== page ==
TA416 Campaigns

Spoofing Via SMPT2Go

Checkbox Checked outline

Checkbox Checked outline

Impersonation of UN Personnel

Checkbox Checked outline

Checkbox Checked outline

Rudimentary Base64 Web Bugs

Checkbox Checked outline

Checkbox Checked outline

Trident Loaded PlugX

Checkbox Checked outline

Checkbox Checked outline

Politically Themed PDF Decoys

Checkbox Checked outline

Checkbox Checked outline

Shared Zip and PDF Decoy File Names

Checkbox Checked outline

Checkbox Checked outline

Targeted European Diplomatic Entities

Checkbox Checked outline

Checkbox Checked outline

Figure 11. Mapping TA416 TTPs over time.

Conclusion

The multiyear campaign against diplomatic entities in Europe suggests a consistent area of responsibility belonging to TA416. This mandate may have increased against entities in Europe during the current period of geopolitical conflict and economic upheaval in Europe. While historically the phishing tactics and tools of this group have not been so thoroughly explored, the consistent reliance on updating PlugX malware installation using the Trident Loader method belies a lack of innovation on the part of TA416 following several major publications surrounding this actor. TA416 has chosen to compensate for this lack of innovation with a greater tempo of variation. The group has proved to be pragmatic, making incremental and staggered changes to their PlugX toolkit rapidly and regularly altering a toolset it has used for the past number of years. Despite these variations, the group’s persistent targeting of a habitual target set paired with ingrained phishing tactics often leads to periodic discovery by threat researchers. Once TA416 reads this latest publication regarding their tactics, researchers at Proofpoint fully anticipate they will remain the metaphorical “Tubthumping” of the APT landscape. Researchers can publish their tactics but will never keep them down.

Indicators of Compromise (IOCs)  

IOC

Type of IOC

Description

hxxps://45.154.14[.]235/State_aid__Commission_approves_2022-2027_regional_aid_map_for_Greece.zip 

URL 

Malicious Delivery URL

hxxps://www.dropbox[.]com/s/State_aid__Commission_approves_2022-2027_regional_aid_map_for_Greece.zip?dl=1 

URL 

Malicious Delivery URL

hxxps://www.dropbox[.]com/s/EU adopts conclusions on EU priorities in UN human rights fora in 2022.zip/?dl=1 

URL 

Malicious Delivery URL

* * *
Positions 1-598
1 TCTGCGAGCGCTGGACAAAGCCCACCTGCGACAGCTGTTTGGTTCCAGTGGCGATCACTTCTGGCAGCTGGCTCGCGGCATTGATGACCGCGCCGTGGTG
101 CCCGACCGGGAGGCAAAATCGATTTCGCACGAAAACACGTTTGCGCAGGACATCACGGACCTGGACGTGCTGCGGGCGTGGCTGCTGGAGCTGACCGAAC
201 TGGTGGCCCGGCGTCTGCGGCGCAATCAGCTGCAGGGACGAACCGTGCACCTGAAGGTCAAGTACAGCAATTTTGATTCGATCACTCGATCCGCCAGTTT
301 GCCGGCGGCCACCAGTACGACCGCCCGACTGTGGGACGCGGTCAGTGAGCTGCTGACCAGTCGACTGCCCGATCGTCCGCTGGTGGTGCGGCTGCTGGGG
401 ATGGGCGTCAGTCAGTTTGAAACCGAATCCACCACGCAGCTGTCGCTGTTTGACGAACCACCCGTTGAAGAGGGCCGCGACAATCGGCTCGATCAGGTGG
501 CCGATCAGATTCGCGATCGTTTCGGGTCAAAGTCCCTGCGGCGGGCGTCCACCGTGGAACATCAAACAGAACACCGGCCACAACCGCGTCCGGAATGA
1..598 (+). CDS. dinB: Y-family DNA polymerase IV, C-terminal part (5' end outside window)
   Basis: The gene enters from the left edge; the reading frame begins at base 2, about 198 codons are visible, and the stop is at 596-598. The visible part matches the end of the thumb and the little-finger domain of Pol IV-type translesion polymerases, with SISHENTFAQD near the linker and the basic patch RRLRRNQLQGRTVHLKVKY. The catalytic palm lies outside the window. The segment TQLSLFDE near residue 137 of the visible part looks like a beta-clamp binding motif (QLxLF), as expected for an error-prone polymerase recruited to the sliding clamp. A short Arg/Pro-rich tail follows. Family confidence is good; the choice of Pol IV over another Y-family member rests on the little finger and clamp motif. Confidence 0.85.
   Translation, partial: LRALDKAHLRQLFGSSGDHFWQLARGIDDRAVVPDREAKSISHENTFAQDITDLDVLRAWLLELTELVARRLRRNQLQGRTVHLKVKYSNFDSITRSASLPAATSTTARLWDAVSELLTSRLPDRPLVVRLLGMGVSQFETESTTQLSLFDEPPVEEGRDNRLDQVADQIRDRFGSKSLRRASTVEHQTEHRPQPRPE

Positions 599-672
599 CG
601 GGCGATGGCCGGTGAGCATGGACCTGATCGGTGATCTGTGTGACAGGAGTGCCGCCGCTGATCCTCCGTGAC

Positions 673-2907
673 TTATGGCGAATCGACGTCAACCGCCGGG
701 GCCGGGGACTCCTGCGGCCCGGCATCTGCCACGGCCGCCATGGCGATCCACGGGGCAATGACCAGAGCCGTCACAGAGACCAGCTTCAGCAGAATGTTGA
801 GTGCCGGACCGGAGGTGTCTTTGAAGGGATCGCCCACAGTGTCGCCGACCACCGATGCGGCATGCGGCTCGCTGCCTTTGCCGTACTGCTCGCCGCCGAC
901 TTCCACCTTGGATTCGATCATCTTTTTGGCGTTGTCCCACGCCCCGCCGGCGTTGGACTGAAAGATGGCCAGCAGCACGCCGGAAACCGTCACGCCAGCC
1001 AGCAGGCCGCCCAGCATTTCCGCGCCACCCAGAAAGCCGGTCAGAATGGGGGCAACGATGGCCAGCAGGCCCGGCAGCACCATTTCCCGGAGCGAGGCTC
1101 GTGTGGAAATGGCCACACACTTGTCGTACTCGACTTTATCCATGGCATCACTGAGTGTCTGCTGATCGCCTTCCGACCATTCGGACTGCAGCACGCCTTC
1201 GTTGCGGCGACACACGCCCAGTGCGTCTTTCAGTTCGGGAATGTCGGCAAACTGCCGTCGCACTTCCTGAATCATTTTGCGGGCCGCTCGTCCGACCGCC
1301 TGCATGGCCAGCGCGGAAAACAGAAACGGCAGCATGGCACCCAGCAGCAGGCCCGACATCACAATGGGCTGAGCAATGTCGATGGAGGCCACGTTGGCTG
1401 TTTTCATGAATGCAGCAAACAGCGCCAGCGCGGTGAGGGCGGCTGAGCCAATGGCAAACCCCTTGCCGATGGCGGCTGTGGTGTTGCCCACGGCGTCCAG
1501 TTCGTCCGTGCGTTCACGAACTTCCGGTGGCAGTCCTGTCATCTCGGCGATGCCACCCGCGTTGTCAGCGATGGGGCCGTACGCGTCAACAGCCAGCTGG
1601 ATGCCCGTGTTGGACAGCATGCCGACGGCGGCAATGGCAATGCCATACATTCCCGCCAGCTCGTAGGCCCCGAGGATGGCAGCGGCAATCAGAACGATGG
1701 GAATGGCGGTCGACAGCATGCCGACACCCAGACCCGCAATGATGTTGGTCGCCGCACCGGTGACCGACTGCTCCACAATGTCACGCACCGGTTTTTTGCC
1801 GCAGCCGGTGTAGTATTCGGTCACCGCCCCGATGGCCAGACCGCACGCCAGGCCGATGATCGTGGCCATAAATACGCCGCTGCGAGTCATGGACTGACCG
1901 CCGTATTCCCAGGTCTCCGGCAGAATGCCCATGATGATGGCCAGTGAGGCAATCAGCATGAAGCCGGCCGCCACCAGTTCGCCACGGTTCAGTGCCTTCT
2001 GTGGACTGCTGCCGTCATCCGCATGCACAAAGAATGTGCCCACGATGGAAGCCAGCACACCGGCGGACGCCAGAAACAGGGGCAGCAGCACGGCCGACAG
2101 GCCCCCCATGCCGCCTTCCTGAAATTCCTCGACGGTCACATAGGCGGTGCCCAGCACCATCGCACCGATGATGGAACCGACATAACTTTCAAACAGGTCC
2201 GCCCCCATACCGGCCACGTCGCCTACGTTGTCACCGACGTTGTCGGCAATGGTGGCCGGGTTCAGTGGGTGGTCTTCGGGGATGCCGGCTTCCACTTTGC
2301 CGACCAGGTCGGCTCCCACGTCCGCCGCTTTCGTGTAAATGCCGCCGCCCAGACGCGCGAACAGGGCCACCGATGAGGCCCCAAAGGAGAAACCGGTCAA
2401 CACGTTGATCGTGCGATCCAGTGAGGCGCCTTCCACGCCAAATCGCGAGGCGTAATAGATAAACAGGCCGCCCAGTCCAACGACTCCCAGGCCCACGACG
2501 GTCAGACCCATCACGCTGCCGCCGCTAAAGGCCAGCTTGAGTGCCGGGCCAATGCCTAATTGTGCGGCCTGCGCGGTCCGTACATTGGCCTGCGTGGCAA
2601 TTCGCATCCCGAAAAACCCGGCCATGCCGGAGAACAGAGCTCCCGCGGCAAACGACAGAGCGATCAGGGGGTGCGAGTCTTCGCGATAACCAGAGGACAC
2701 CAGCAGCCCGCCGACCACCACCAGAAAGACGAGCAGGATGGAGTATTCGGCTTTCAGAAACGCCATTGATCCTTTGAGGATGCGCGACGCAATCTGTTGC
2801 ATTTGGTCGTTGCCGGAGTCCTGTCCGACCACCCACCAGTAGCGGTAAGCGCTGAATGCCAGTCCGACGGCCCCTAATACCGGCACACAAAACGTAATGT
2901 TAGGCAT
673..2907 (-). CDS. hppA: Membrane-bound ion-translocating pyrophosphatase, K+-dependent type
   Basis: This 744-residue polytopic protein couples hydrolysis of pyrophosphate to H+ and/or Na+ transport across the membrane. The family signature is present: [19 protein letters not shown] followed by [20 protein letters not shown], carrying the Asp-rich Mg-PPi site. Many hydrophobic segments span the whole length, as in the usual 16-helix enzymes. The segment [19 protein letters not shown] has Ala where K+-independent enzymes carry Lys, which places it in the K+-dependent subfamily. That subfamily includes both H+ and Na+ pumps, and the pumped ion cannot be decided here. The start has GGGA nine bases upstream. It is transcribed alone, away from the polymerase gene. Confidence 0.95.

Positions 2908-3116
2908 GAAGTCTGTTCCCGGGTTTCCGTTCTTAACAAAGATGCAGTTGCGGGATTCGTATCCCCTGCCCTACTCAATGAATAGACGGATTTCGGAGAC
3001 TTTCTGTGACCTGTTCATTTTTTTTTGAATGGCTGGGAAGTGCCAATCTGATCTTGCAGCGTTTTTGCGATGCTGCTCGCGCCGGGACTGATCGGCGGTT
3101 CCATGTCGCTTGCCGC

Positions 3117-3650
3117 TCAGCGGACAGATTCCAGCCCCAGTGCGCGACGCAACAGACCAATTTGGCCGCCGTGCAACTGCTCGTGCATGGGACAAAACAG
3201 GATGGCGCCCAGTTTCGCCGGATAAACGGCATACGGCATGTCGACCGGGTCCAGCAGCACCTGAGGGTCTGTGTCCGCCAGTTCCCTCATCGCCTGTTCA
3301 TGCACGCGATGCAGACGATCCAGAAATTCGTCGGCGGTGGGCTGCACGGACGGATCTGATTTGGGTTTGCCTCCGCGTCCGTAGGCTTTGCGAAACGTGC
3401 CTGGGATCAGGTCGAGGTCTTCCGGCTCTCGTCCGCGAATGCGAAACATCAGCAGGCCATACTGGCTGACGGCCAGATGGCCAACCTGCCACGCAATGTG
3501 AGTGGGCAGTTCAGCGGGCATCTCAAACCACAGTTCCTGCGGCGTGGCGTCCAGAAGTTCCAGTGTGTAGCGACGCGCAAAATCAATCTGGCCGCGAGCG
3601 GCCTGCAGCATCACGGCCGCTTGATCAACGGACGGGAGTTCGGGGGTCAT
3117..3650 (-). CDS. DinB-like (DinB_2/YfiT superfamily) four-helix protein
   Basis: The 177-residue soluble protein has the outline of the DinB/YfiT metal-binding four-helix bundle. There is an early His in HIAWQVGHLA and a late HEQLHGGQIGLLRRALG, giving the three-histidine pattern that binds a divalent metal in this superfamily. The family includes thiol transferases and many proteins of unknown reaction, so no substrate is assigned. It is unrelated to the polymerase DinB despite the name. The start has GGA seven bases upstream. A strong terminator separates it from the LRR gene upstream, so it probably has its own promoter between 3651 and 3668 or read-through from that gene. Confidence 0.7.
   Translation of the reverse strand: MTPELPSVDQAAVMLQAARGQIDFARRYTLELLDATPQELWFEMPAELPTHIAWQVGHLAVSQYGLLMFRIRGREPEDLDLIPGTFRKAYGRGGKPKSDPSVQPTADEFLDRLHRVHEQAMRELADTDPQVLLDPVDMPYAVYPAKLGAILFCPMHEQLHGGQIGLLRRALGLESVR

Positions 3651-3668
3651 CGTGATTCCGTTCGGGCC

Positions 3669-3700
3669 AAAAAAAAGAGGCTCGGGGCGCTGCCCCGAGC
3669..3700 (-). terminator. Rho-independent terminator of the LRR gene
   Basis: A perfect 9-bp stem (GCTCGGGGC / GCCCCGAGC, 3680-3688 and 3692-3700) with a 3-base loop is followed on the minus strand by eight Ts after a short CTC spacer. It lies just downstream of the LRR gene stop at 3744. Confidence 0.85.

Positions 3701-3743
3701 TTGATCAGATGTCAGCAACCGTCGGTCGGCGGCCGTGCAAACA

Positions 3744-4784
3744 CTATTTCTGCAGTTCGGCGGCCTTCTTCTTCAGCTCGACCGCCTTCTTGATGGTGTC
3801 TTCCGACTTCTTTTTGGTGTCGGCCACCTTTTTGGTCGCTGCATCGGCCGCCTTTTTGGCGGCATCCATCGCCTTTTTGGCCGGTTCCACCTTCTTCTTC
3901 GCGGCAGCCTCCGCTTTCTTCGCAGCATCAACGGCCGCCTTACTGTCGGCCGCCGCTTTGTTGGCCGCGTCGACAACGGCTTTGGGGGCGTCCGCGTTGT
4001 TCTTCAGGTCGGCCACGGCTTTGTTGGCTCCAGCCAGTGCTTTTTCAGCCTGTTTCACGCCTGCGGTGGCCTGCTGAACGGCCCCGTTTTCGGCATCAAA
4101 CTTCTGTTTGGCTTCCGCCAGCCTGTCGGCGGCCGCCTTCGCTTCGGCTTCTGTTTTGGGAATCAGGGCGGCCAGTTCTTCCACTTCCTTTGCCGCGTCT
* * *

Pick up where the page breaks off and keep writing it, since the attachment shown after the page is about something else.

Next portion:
hxxps://www.dropbox[.]com/s/EU%20adopts%20conclusions%20on%20EU%20priorities%20in%20UN%20human%20rights%20fora%20in%202022.zip/?dl=1 

URL 

Malicious Delivery URL

hxxps://uepspr[.]com/2023/EU%20adopts%20conclusions%20on%20EU%20priorities%20in%20UN%20human%20rights%20fora%20in%202022.zip 

URL 

Malicious Delivery URL

hxxps://uepspr[.]com/2023/EU adopts conclusions on EU priorities in UN human rights fora in 2022.zip 

URL 

Malicious Delivery URL

hxxps://www.dropbox[.]com/s/EU adopts conclusions on EU priorities in UN human rights fora in 2022.zip/?dl=1 

URL 

Malicious Delivery URL

hxxps://www.dropbox[.]com/s/EU%20adopts%20conclusions%20on%20EU%20priorities%20in%20UN%20human%20rights%20fora%20in%202022.zip/?dl=1 

URL 

Malicious Delivery URL

hxxps://uepspr[.]com/2023/EU%20adopts%20conclusions%20on%20EU%20priorities%20in%20UN%20human%20rights%20fora%20in%202022.zip 

URL 

Malicious Delivery URL

hxxps://uepspr[.]com/2023/EU adopts conclusions on EU priorities in UN human rights fora in 2022.zip  

URL 

Malicious Delivery URL

https://upespr[.]com/Council conclusions on the European security situation.zip 

URL 

Malicious Delivery URL

hxxps://45.154.14[.]235/mfa/Council%20conclusions%20on%20the%20European%20security%20situation.pdf 

URL 

Malicious Delivery URL

hxxp://www.zyber-i[.]com/europa/2022.zip 

URL 

Malicious Delivery URL

hxxps://69.90.184[.]125/lt/2023.rar 

URL 

Malicious Delivery URL

Council conclusions on the European security situation.exe

6fd9d745faa77a58ac84a5a1ef360c7fc1e23b32d49ca9c3554a1edc4d761885 

Executable File

Malicious PE Dropper

State_aid__Commission_approves_2022-2027_regional_aid_map_for_Greece.exe

5851043b2c040fb3dce45c23fb9f3e8aefff48e0438dec7141999062d46c592d

Executable File

Malicious PE Dropper

Situation at the EU borders with Ukraine.exe

effd63168fc7957baf609f7492cd82579459963f80fc6fc4d261fbc68877f5a1

Executable File

Malicious PE Dropper

REGULATION OF THE EUROPEAN PARLIAMENT AND OF THE COUNCIL.exe

b2ff5535caa1d70c9d0d59cd68619b142858ae018064c891b4671154aa93abf3